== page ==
Post by goingpostal on Oct 12, 2013 12:57:23 GMT -5
I used glass tanks for a long time and still use a few but they are heavy and hard to clean safely, however they do offer a lot of space and not allow any outside mess or escapes. I managed to find someone selling off a rat rack (although I would never put a rat in this size setup). It has 5 bins, one was broke and is really nice as far as ease of cleaning. I do use some plastic tubs as well but don't get the super thin cheap ones as they will chew right out.
Thanks. Do you have a picture of your rack cages? I like that the aquariums let you see threw them to monitor them good. I'm on the stronger side for being a girl sk I don't think weight would be an issue.
Post by goingpostal on Oct 14, 2013 9:24:41 GMT -5
That's the rodent rack and those are $$$, but a lady I sell mice to sometimes was trying to get rid of it so I traded some mice and cash for it. It's a freedom breeder rodent rack but the old style. A lot of reptile people make their own racks with plastic tubs and wood that slid in and out like that which would be the cheaper way to go.
I set up the inside of each bin in a similar fashion. I NEVER include wheels in breeding cages for a variety of reasons. Wheels can be addictive, preventing them from breeding and distracting them from caring for their babies. I do give the feeders a wheel though while they are growing to eating size.
Hides, food, water.
They love ripping up cardboard so paper towel or toilet paper tubes are great to toss in. I also like using old tea and snack boxes as hides. They get the fun of shredding them and I can just toss and replace.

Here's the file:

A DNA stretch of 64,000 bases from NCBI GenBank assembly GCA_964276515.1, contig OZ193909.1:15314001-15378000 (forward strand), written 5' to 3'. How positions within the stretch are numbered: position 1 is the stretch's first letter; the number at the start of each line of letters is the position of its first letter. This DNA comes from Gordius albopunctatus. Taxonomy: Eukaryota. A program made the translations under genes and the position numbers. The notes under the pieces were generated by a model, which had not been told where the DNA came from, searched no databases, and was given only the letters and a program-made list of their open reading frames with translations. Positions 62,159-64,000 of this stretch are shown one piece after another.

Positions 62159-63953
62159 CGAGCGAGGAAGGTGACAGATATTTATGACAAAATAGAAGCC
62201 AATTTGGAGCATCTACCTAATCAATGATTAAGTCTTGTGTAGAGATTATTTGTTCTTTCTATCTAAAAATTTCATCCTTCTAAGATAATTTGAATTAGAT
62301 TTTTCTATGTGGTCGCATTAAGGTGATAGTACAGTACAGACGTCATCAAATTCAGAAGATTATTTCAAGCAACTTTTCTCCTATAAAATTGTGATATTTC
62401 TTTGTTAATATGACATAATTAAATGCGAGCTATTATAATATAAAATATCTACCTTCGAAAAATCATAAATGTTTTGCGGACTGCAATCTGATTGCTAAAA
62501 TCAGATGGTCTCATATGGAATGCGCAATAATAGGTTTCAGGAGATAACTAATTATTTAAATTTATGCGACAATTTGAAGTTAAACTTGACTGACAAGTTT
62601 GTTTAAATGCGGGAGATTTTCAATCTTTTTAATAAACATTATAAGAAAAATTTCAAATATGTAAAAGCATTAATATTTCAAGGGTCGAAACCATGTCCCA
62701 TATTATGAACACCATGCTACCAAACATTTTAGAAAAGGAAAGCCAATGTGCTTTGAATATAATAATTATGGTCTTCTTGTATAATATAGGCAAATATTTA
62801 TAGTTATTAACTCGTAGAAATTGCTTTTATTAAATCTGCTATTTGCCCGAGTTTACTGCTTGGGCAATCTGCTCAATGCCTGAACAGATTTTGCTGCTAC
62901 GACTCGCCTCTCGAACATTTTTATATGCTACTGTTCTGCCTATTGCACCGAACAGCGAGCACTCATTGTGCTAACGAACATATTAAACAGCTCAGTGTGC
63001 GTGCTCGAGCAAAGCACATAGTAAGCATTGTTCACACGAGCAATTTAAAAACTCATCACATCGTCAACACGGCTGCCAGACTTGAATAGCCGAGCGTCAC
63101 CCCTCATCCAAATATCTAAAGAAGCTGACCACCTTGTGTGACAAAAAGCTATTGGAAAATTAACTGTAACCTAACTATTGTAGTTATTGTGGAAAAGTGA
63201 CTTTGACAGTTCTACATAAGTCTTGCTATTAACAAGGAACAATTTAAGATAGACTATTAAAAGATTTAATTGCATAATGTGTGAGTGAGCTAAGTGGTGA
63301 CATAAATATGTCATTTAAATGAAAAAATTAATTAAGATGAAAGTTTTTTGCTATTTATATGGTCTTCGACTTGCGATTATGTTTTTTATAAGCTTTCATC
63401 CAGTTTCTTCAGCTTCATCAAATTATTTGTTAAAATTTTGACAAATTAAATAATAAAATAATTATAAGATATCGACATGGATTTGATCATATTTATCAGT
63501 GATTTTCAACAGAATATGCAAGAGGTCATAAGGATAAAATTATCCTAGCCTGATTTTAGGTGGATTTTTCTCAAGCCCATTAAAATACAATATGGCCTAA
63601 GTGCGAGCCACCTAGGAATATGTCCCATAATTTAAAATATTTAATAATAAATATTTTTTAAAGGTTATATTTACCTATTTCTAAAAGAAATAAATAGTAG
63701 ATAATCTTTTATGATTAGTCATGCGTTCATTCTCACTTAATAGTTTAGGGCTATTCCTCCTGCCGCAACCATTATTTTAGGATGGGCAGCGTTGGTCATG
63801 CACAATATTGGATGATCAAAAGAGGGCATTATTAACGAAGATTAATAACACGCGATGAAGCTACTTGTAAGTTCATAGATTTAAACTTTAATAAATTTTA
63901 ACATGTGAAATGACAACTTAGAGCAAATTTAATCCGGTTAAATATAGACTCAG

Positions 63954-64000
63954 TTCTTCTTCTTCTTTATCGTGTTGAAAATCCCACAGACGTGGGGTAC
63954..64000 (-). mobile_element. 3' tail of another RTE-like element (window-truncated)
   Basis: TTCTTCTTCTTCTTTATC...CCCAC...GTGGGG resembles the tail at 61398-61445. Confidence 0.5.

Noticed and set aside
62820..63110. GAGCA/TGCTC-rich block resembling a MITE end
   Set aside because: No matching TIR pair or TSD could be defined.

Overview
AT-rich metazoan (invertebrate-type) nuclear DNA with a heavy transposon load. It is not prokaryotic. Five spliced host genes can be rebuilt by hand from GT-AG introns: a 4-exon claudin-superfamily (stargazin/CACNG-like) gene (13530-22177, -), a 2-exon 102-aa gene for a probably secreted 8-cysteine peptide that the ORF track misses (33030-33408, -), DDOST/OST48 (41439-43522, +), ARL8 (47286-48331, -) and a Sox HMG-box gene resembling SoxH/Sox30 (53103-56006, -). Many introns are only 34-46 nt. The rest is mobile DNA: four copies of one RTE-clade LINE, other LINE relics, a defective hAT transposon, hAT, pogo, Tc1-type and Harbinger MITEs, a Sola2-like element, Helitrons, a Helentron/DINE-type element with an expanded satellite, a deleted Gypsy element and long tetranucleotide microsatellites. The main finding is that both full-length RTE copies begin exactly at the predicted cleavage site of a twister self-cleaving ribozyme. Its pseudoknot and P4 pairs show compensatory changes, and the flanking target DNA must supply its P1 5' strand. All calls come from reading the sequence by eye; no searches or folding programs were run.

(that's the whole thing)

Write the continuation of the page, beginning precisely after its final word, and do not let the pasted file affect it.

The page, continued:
I kept one glass tank, and one small critter keeper to use for quarrantine tanks and to separate males when needed. If you have multiple breeding groups though you can rotate the male from group to group. This allows the females a break in between litters while still giving you a consistent incoming supply of feeders.
This was actually my hamster's home, but you can see what my set up looked like for the feeder bins. They were allowed a wheel. Plastic wheels like the one in this picture are safest, and easiest to clean. Wire wheels can cause injury, are hard to clean, and rust. I have used them but I probably will not use them again.
I love your set up! I'm most likely going to do the same thing. Thanks for e great idea about how much did this set up per bin cost you?
I don't remember. I want to say the bins were $7-11 each, and the plastic screen stuff was super cheap - I think maybe $5ish for a pretty big roll of it. The duct tape I think I already had. Overall it was relatively inexpensive and super easy to do. Super easy for cleaning too and with the hope drilled in the lids and bins you can stack them if needed, but the shelves worked a lot better for me. The only thing you have to watch for is chewing but if you don't have anything I there talll enough for them to reach the lid (best chew spot) you should have too much of an issue. If they do chew, it's inexpensive and easy to replace. I really loved this set up, it was perfect for what I needed.
Post by goingpostal on Oct 15, 2013 21:22:41 GMT -5
Gutter guard, good idea, I'll have to go pick some of that up, better than chicken wire for sure. I got rid of all my wheels, didn't have any problems with breeding they just got super nasty all the time and I couldn't deal with the noise of all those wheels clanking and spinning around. I need some of those itty bitty dishes too.